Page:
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Volunteers still needed in Tohoku

12 Comments

The number of volunteers has dropped in the tsunami-hit prefectures more than one year after the disaster, but there is still a demand for help, local disaster relief officials say.

On Monday, 20 volunteers visited Shichigahama town in Miyagi Prefecture to help residents rebuild and fortify their homes. In February, about 6,800 volunteers came to the prefecture. This is down from a peak of 450,000 volunteers last April, an official was quoted as saying by TBS.

"We still get many requests to help elderly people with their shopping, remove debris and so on," the official said. "I hope that students will consider spending part of their spring-summer vacation helping people here."

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12 Comments
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I want to know how I can help them rebuild their homes in Japan.

0 ( +1 / -1 )

On Monday, 20 volunteers visited Shichigahama town in Miyagi Prefecture to help residents rebuild and fortify their homes. In February, about 6,800 volunteers came to the prefecture.

Is the math right? Monday would have been in March...and only 20 volunteers. February, last month, there were 6,800 volunteers? Hard to believe that this month there were only 20 volunteers when a few weeks ago, there were almost 7,000.

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Hard to believe that this month there were only 20 volunteers when a few weeks ago, there were almost 7,000

20 on one day to one town, 6,800 over the month to the prefecture. 20 a day for 30 days to (say) a dozen towns would be over 7,000. Though I don't suppose every town gets the same number of volunteers every day of the month, and I've no idea how many towns there are in the prefecture. I should imagine a bit more than a dozen.

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Thanks for the clarification, Cleo.

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The NPO's also have fewer volunteers than they had before.

Adrian - Google It's not just mud or have a look on the Foreignvolunteersjapan website they may have some info but INJM is a good place to start.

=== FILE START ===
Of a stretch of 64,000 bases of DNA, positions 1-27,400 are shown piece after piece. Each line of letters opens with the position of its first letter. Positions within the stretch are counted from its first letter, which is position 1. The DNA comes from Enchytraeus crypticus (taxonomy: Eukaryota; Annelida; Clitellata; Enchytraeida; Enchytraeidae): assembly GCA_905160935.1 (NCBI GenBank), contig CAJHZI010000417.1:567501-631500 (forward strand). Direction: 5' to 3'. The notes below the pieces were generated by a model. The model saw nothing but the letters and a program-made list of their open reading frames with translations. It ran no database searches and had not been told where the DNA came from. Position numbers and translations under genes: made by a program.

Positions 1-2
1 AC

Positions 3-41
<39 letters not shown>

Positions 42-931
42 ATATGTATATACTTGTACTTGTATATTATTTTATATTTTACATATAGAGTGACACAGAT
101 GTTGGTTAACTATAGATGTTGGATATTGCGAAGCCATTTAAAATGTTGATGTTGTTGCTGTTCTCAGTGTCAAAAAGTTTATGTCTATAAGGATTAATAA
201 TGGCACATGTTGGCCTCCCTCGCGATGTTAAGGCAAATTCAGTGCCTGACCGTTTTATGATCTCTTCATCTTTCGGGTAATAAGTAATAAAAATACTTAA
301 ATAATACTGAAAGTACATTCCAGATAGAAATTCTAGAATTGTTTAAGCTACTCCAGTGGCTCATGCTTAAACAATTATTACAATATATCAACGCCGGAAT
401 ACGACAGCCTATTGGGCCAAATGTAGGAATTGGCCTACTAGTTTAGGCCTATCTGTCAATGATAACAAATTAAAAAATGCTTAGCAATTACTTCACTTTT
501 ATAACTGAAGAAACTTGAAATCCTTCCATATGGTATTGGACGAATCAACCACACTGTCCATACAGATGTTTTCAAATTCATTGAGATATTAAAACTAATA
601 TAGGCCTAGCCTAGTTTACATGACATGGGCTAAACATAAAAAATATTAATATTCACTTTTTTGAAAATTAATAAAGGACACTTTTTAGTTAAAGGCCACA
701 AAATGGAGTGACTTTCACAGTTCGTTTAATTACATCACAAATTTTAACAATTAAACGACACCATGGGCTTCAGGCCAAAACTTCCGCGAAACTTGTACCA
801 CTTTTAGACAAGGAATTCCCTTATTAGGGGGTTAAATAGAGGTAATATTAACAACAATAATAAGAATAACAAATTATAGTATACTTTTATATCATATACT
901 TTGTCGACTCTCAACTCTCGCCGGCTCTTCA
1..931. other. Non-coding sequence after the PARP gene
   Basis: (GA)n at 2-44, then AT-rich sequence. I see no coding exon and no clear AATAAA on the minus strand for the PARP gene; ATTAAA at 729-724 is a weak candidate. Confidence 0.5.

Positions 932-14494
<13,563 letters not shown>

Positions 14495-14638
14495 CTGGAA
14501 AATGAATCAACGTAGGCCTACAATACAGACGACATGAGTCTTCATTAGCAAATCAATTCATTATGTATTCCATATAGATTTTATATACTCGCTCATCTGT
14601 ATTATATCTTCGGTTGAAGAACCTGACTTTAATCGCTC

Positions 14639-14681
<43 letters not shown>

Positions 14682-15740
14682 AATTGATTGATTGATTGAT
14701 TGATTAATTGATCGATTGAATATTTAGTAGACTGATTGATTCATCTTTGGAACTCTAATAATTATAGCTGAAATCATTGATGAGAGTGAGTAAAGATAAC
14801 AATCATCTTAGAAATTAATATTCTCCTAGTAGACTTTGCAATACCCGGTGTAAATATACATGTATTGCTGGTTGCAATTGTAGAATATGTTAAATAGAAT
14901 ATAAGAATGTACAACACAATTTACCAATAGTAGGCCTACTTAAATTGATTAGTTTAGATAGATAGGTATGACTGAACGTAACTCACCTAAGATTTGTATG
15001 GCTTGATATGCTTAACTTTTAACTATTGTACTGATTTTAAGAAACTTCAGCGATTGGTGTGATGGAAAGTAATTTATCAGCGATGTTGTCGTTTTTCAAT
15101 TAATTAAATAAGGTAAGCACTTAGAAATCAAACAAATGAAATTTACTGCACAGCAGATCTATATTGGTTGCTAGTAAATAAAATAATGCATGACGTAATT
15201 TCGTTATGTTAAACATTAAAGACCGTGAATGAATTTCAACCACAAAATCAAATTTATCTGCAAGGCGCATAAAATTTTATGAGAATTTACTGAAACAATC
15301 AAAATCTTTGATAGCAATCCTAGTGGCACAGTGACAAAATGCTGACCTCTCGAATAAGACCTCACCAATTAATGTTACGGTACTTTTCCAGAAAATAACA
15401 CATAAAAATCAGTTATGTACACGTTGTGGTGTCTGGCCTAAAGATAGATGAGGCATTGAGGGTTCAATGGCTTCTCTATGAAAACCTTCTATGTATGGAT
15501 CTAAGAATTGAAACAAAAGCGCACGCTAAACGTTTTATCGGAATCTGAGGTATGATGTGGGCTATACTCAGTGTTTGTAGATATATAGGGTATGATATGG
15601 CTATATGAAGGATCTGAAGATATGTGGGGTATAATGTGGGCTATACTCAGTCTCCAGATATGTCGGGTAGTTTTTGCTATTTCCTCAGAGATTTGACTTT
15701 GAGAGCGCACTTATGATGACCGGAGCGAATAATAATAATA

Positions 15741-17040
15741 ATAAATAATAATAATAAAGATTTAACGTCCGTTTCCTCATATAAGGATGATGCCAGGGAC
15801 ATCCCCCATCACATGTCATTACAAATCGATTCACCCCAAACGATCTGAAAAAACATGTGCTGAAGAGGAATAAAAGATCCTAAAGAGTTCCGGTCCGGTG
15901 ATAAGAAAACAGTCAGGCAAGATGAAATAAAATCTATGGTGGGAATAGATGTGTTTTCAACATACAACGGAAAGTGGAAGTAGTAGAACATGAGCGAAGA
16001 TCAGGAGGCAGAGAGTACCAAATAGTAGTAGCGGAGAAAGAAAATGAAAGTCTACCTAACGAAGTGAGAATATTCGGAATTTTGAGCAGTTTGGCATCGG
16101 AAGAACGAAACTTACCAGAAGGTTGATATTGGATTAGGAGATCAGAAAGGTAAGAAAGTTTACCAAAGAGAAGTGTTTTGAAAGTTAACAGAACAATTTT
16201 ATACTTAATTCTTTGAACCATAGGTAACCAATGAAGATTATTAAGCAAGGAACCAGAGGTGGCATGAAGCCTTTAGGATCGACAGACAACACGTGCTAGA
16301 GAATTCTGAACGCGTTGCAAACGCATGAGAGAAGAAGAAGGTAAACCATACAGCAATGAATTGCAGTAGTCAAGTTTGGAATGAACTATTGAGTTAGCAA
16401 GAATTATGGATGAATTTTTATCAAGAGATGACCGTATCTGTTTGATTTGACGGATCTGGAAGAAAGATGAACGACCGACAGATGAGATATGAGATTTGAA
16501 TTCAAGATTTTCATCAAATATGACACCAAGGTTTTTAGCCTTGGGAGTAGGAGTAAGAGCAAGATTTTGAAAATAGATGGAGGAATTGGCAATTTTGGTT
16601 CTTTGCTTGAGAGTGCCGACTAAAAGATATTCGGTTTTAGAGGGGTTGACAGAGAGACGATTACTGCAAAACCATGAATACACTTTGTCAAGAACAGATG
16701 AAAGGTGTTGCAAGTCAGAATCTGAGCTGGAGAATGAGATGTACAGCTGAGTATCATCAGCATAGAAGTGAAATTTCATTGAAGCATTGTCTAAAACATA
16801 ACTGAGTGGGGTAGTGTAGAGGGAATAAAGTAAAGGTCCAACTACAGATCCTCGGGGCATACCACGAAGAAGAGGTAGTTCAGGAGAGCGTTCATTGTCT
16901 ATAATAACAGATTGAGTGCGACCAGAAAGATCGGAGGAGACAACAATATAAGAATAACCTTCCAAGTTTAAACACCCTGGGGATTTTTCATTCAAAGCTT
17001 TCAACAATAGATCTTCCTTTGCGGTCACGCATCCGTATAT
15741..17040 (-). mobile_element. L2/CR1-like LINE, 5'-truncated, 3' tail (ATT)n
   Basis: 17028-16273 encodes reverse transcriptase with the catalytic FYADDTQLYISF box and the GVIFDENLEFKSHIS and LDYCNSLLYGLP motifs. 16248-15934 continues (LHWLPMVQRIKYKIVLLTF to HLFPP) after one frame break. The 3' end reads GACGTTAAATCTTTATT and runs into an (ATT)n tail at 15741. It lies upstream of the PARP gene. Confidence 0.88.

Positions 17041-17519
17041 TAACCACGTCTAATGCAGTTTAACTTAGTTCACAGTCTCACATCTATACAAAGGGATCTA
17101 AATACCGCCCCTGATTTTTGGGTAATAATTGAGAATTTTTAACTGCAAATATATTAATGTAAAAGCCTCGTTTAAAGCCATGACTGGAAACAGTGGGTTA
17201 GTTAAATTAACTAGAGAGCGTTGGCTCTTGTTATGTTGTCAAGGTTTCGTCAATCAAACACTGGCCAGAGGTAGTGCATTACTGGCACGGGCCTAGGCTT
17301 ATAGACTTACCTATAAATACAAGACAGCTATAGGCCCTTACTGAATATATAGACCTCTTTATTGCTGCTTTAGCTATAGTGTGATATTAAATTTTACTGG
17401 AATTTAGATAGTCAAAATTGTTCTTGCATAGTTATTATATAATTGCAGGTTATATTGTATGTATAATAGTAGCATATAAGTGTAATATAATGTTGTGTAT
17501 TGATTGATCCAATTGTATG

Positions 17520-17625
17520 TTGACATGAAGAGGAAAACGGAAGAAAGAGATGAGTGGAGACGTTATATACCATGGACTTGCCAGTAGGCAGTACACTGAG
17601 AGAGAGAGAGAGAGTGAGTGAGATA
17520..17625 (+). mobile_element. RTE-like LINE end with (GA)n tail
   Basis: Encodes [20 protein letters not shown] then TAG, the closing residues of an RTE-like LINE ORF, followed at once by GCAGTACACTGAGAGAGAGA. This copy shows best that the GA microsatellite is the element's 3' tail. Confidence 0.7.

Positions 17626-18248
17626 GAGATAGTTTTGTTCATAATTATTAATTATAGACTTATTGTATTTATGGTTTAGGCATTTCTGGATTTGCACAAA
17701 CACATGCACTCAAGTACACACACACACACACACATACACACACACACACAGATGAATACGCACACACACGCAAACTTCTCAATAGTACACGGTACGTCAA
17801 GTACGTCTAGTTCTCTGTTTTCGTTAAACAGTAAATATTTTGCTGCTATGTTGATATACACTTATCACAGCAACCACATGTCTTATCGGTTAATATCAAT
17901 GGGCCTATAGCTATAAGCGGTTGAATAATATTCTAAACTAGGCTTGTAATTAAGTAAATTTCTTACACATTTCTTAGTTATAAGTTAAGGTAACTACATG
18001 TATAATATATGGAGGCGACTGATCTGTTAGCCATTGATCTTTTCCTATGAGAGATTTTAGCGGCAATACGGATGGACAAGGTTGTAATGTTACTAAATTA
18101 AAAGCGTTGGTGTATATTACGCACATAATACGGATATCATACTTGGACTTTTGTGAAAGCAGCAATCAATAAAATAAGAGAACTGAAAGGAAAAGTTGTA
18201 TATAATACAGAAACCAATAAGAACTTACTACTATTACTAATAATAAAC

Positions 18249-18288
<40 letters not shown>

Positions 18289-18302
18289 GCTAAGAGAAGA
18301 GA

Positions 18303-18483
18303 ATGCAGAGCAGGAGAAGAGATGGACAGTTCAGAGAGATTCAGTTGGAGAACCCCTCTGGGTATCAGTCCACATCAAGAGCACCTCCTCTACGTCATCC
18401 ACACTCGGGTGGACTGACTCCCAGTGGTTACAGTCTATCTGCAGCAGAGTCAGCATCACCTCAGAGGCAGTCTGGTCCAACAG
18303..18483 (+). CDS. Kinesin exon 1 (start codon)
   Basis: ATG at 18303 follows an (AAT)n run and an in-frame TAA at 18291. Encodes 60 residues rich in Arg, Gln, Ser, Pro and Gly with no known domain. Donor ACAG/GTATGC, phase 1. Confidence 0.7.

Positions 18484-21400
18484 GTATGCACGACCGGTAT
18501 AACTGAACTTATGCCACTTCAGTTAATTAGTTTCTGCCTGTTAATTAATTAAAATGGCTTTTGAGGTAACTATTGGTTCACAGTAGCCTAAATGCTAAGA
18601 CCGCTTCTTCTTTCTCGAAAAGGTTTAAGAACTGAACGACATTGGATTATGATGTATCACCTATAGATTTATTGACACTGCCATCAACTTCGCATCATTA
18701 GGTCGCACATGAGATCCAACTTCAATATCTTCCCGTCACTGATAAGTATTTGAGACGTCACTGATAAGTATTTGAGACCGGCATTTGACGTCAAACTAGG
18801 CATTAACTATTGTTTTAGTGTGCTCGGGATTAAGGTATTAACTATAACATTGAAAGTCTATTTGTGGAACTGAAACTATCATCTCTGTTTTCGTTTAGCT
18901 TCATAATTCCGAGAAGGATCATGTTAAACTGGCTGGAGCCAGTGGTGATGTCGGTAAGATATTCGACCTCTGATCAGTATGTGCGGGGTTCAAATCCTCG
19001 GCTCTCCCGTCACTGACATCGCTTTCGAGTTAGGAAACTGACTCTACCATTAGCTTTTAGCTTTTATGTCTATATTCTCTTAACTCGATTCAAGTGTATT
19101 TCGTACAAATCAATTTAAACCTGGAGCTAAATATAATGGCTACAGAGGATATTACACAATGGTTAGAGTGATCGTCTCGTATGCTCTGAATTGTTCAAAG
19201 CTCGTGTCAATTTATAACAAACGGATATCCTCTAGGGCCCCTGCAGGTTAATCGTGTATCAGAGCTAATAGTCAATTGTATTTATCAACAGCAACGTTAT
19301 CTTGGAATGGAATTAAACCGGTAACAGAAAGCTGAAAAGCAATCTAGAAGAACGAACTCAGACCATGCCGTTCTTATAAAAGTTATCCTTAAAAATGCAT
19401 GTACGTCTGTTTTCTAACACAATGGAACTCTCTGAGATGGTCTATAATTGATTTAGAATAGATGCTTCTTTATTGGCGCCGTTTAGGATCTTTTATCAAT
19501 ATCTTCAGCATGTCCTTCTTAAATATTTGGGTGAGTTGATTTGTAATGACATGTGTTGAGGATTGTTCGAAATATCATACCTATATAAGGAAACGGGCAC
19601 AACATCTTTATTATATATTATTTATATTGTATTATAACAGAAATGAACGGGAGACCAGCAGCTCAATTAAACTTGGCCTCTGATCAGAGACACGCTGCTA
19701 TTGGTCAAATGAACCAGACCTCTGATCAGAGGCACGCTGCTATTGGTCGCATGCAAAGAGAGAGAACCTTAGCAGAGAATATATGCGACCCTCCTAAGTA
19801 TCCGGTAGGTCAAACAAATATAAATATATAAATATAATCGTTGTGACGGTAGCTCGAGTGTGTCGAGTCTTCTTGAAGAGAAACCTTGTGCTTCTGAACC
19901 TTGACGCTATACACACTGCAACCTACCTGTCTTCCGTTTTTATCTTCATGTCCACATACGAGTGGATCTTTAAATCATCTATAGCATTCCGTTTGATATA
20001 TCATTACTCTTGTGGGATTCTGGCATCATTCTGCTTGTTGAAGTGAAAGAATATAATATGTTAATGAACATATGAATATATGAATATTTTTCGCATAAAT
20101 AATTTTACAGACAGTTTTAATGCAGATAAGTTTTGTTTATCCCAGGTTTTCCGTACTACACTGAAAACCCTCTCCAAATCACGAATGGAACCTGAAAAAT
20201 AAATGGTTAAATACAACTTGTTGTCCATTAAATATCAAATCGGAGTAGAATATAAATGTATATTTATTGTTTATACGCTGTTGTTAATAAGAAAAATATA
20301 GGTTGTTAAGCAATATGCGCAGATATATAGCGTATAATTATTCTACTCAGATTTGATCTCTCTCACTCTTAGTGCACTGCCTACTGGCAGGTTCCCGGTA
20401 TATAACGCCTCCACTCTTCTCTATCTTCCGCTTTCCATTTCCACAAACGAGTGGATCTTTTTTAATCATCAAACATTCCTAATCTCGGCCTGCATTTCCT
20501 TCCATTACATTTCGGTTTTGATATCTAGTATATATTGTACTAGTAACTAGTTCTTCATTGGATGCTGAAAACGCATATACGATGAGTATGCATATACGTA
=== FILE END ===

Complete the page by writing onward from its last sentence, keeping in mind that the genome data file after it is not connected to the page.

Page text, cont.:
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And just wait to we here in Tokyo get whacked! We will need many many more volunteers than Tohoku!

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I worked up in the Ishinomaki area for over half a year and saw volunteer numbers drop off dramatically up to about a month ago when I left Japan. I also did an unscientific survey of over 1,000 students in Sendai universities and was shocked to find that less than 5% of them had volunteered any time from Mar 11,2011 until Feb 2012. From what I understand this is not unusual, this was a great concern and we initiated volunteer seminars and info centre in the city.

If the youth of Japan have not been spurred into action by the Tsunami and nuclear incident, I wonder what calamity can ever drag them away from the nightly dross on TV, their keitai or the web.

-4 ( +1 / -5 )

Volunteers are volunteers so even if we say that only 5% of Japanese students etc...actually were on the ground say in Ishinomaki etc..bless their hearts, just because one is not on the ground in a disaster area does not mean that they are not working behind the scenes, like in my case as an interpreter and translator for the non Japanese volunteers to help them communicate with the Japanese.

1 ( +2 / -1 )

I imagine the cold weather of winter is the main reason. Expect the number to rise as the mercury does.

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Elbuda, you make a good point, but my point here is less than 5% of students in Sendai - you can see the tsunami area from the classroom windows. Also the survey question was not on the ground volunteering, it was any assistance/volunteering of any kind, anywhere, anytime. Elsewhere, the numbers were much lower.

The common answer to what they were doing to help was to simply continue shopping to support all of the chain stores in the city providing minimum wage jobs -- very poor response.

-5 ( +0 / -5 )

I am interested in volunteering over summer break. Are there suggestions for what organizations are still doing work at that time? A lot of the links I have been searching have been old.

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